The good news is that it cannot possibly get much worse, so it has to get better. Right? I'll repeat the often-used mantra of unhappy employees everywhere in these troubled times: "At least I have a job."

Saturday, August 15, 2009

Meanwhile, closer to home...

Stone Mountain Walk Up Trail

It isn't often that you return from vacation in better physical shape than when you left. We spent most of our week in Canada hiking and eating trail mix all day. Didn't matter what we ordered for supper -- we'd already burned all of those calories and then some. We came back home and found that we had a little more energy than normal, and we liked it. Neither of us wants to lose that.

Since we both work for a living, hiking all day every day is not an option. But getting out on the weekends is doable, especially if we could go somewhere close to home. There just happens to be a mountain very close to us: Stone Mountain. Sure, it is basically just a huge rock, but it is nearby and has hiking trails. We could get there, hike to the top and back, and be home in less than an hour and a half. Plus, it would be a good place for us to take our bikes for some riding. So we bought ourselves an annual parking pass and went there this morning to hike.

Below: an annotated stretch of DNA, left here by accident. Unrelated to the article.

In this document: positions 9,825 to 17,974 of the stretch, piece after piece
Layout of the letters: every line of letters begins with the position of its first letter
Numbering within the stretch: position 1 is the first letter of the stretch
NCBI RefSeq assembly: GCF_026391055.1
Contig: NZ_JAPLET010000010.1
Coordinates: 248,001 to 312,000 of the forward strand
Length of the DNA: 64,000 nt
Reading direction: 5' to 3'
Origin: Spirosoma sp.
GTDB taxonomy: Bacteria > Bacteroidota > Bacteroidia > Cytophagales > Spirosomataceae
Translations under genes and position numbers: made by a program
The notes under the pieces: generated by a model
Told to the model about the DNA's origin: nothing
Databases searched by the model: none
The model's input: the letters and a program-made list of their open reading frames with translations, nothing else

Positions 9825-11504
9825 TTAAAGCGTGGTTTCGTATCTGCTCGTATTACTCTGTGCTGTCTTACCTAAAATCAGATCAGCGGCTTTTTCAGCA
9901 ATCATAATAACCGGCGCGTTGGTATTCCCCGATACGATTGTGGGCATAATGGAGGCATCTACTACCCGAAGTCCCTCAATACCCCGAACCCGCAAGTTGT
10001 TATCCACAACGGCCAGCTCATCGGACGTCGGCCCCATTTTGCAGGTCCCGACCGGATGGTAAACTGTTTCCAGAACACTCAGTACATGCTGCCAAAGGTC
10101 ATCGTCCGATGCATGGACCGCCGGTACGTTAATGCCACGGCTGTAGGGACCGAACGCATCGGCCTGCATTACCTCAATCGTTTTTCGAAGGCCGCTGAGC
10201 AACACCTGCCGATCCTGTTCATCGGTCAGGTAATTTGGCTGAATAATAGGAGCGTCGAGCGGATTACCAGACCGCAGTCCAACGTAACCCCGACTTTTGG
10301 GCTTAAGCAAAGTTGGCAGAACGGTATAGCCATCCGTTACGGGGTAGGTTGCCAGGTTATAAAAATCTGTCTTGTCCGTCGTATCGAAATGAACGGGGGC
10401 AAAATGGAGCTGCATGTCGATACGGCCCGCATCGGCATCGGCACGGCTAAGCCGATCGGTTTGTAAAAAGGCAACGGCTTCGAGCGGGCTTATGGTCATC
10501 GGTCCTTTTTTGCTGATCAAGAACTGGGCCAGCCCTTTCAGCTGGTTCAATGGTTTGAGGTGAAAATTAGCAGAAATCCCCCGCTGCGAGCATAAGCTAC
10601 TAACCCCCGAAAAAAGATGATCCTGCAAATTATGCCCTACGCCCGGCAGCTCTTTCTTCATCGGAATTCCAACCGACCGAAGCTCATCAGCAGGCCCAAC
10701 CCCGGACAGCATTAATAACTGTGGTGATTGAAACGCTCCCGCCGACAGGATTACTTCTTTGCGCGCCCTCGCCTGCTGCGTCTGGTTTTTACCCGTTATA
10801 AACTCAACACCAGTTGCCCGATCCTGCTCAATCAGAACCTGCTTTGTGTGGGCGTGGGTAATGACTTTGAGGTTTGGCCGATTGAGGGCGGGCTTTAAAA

We did the walk-up trail, and then walked the 5.5 mile loop around the base of the mountain. And it was so friggin' humid it felt like we were walking in a sauna. The loop trail may have to wait for cooler weather before we try it again. But the walk-up trail will be seeing us again very soon, early in the mornings before sunrise and heat and crowds.

Friday, August 14, 2009

For Dr. Jenn

I wasn't going to do a catblogging post today, but what the hell? I've had a request. LL, you can blame Jenn for this one.

Thursday, August 13, 2009

Lake Louise

Click here for the embiggened version (which is much prettier!).

Reliving vacation, one area at a time. Like I said earlier, it will take some time for me to sort through all the photos and clean the best ones up for posting on Flickr. I adjusted only exposure -- NOT color. The lake really is that bright and blue. We got there early in the morning and successfully avoided the crowd at this very popular destination.

Wednesday, August 12, 2009

Invisible Meteors

It never fails... Now that it is peak time for the Perseid Meteor Shower, the clouds have rolled in and covered up the sky here in Atlanta. It seems like this happens every year. I envy those of you with clear, dark skies and a good view of the action. A good meteor shower is unforgettable.